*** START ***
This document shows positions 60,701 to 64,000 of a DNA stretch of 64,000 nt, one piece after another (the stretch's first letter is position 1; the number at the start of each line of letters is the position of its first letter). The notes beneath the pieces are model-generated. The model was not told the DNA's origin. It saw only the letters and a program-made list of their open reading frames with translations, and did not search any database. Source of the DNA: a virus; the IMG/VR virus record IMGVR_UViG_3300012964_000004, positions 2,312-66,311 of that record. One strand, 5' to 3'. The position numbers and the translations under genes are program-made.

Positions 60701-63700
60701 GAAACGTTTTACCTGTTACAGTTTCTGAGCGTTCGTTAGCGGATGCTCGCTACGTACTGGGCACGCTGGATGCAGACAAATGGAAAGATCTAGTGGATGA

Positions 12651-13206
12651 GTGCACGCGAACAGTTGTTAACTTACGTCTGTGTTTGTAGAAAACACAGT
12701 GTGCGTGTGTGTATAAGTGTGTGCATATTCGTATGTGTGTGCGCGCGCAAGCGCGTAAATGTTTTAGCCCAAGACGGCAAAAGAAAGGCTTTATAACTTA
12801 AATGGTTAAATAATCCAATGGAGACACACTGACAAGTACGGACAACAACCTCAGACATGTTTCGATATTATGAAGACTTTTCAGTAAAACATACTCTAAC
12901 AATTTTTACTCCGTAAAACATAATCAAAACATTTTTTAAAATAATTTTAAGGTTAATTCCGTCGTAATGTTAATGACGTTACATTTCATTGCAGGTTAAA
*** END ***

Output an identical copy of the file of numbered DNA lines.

This document shows positions 60,701 to 64,000 of a DNA stretch of 64,000 nt, one piece after another (the stretch's first letter is position 1; the number at the start of each line of letters is the position of its first letter). The notes beneath the pieces are model-generated. The model was not told the DNA's origin. It saw only the letters and a program-made list of their open reading frames with translations, and did not search any database. Source of the DNA: a virus; the IMG/VR virus record IMGVR_UViG_3300012964_000004, positions 2,312-66,311 of that record. One strand, 5' to 3'. The position numbers and the translations under genes are program-made.

Positions 60701-63700
60701 GAAACGTTTTACCTGTTACAGTTTCTGAGCGTTCGTTAGCGGATGCTCGCTACGTACTGGGCACGCTGGATGCAGACAAATGGAAAGATCTAGTGGATGA

Positions 12651-13206
12651 GTGCACGCGAACAGTTGTTAACTTACGTCTGTGTTTGTAGAAAACACAGT
12701 GTGCGTGTGTGTATAAGTGTGTGCATATTCGTATGTGTGTGCGCGCGCAAGCGCGTAAATGTTTTAGCCCAAGACGGCAAAAGAAAGGCTTTATAACTTA
12801 AATGGTTAAATAATCCAATGGAGACACACTGACAAGTACGGACAACAACCTCAGACATGTTTCGATATTATGAAGACTTTTCAGTAAAACATACTCTAAC
12901 AATTTTTACTCCGTAAAACATAATCAAAACATTTTTTAAAATAATTTTAAGGTTAATTCCGTCGTAATGTTAATGACGTTACATTTCATTGCAGGTTAAA